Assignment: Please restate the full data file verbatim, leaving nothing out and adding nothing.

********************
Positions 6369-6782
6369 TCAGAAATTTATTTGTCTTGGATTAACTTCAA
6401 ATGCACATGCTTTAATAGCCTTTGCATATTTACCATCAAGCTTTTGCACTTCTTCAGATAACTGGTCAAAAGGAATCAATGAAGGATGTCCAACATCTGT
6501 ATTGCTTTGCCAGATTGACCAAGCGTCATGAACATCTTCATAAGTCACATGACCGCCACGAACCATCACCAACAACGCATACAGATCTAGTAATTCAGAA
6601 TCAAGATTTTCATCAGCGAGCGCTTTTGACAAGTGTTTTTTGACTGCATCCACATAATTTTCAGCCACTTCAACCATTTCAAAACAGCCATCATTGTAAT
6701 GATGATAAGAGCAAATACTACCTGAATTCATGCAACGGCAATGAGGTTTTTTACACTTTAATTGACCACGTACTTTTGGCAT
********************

Positions 6369-6782
6369 TCAGAAATTTATTTGTCTTGGATTAACTTCAA
6401 ATGCACATGCTTTAATAGCCTTTGCATATTTACCATCAAGCTTTTGCACTTCTTCAGATAACTGGTCAAAAGGAATCAATGAAGGATGTCCAACATCTGT
6501 ATTGCTTTGCCAGATTGACCAAGCGTCATGAACATCTTCATAAGTCACATGACCGCCACGAACCATCACCAACAACGCATACAGATCTAGTAATTCAGAA
6601 TCAAGATTTTCATCAGCGAGCGCTTTTGACAAGTGTTTTTTGACTGCATCCACATAATTTTCAGCCACTTCAACCATTTCAAAACAGCCATCATTGTAAT
6701 GATGATAAGAGCAAATACTACCTGAATTCATGCAACGGCAATGAGGTTTTTTACACTTTAATTGACCACGTACTTTTGGCAT